By: Chuck Ross
A top Chinese government official on Wednesday seized on the findings of a World Health Organization report about the origins of the coronavirus, and revived a baseless theory that a U.S. military lab in Maryland was somehow involved in spreading the virus.
Hua Chunying, the spokeswoman for the Chinese Ministry of Foreign Affairs, endorsed the theory at press conferences on Tuesday and Wednesday, both before and after the release of a World Health Organization (WHO) report regarding the origins of the virus.
“There is still a big question mark over the the lab at Fort Detrick,” Chunying said at a press conference on Tuesday, ahead of the release of the WHO report.
Chunying was referring to the Army base in Maryland that houses one of the military’s leading biological research labs. She repeated her claim about Fort Detrick during a press conference on Wednesday, her first since the release of the WHO report.
Chunying repeatedly referred to the “important conclusion” from the WHO report that it was “extremely unlikely” that the virus was the result of a lab leak from the Wuhan Institute of Virology, according to The Wall Street Journal.
Chinese officials and state-controlled media outlets began pushing the Fort Detrick theory last year in response to allegations that the Wuhan Institute of Virology may have been responsible for the outbreak.
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On March 12, 2020, Lijian Zhao, the deputy director of China’s foreign ministry information department, pushed the false claim that the U.S. military was behind the pandemic.
“It may be that the US military brought the epidemic to Wuhan,” Zhao tweeted.
The hypothesis about the Wuhan Institute gained traction in part because it is located just miles away from where the first cluster of coronavirus cases appeared in December 2019. Fort Detrick, in contrast, is more than 7,500 miles from Wuhan.
Some scientists and U.S. government officials have suggested that the virus infected lab workers following an accident at the facility. The Wuhan lab is known to study coronaviruses found in various animal species.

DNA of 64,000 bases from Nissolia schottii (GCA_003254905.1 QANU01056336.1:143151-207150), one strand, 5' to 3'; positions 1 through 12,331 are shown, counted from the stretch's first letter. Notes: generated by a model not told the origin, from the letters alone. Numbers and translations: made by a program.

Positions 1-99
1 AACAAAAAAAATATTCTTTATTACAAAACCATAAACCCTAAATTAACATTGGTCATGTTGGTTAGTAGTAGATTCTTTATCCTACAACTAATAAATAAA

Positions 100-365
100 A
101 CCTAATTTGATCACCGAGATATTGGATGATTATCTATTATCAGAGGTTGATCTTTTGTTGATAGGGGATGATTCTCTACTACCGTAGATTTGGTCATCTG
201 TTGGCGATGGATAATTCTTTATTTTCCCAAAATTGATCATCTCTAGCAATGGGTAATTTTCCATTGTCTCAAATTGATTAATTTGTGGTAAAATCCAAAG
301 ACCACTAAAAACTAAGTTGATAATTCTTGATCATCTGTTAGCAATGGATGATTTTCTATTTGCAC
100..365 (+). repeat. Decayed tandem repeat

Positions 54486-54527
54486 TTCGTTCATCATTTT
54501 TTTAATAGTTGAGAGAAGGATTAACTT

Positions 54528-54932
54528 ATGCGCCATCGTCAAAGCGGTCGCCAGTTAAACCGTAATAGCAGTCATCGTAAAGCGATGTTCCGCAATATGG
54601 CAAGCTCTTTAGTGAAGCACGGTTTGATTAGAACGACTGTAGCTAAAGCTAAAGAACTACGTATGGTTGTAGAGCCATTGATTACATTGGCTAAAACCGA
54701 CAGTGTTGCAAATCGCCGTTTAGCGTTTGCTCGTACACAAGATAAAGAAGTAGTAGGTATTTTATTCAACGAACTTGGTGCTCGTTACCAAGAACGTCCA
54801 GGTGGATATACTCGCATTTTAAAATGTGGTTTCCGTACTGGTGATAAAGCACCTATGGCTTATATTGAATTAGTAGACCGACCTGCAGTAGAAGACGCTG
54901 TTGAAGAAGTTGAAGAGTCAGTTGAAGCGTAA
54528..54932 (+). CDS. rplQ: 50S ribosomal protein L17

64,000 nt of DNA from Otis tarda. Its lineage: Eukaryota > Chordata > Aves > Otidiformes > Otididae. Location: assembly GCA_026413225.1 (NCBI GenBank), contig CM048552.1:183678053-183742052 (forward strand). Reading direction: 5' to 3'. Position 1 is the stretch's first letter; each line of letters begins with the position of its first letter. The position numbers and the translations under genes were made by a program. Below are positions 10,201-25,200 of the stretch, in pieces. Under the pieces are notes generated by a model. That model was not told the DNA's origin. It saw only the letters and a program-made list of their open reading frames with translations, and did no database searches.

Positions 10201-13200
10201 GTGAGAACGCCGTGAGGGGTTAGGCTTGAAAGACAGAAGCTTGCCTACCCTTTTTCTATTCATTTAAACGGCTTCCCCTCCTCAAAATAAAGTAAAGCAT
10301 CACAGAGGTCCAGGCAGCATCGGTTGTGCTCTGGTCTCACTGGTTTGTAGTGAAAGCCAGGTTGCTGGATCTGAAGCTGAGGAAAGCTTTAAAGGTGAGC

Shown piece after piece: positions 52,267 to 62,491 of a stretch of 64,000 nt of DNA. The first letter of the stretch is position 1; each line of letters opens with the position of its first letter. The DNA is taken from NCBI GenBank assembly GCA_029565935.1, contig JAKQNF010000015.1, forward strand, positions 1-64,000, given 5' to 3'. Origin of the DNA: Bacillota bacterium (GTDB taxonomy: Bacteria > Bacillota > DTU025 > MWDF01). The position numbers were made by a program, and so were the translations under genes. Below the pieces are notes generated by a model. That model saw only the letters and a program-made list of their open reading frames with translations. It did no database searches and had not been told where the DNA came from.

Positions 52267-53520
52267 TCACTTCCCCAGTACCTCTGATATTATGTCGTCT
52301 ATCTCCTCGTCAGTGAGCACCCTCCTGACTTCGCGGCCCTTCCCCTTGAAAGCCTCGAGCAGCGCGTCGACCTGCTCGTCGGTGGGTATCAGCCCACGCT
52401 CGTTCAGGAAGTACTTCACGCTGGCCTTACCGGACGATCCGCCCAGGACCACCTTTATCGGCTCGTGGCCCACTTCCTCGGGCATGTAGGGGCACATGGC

Beijing was pleased with other aspects of the WHO report.
China’s state-controlled media outlets specifically latched onto one passage from the report that left open the possibility that the virus started outside of China.
CGTN, Xinhua News Agency and China Daily, which are controlled by the Chinese government, pointed to a section of the WHO report that called on scientists to investigate “potential early events” that preceded the coronavirus outbreak in Wuhan.
While Chinese authorities touted the report, fourteen other countries, including the U.S., expressed concerns in a joint statement on Tuesday about Chinese influence on the WHO investigation.
“We join in expressing shared concerns regarding the recent WHO-convened study in China,” the countries said in the statement.
Tedros Adhanom Ghebreyesus, the director-general of WHO, said in a statement on Tuesday that more research is needed on the Wuhan lab leak theory.
“I do not believe that this assessment was extensive enough,” Tedros said on Tuesday.
Chinese authorities maintained tight control over the WHO mission to Wuhan. Peter Daszak, an American zoologist who was on the WHO team, said in a “60 Minutes” interview on Sunday that officials from China’s Ministry of Foreign Affairs were present during all interactions with Chinese scientists.
Daszak also conceded that the WHO team had to rely solely on the word of the Chinese delegation for information about the Wuhan lab.
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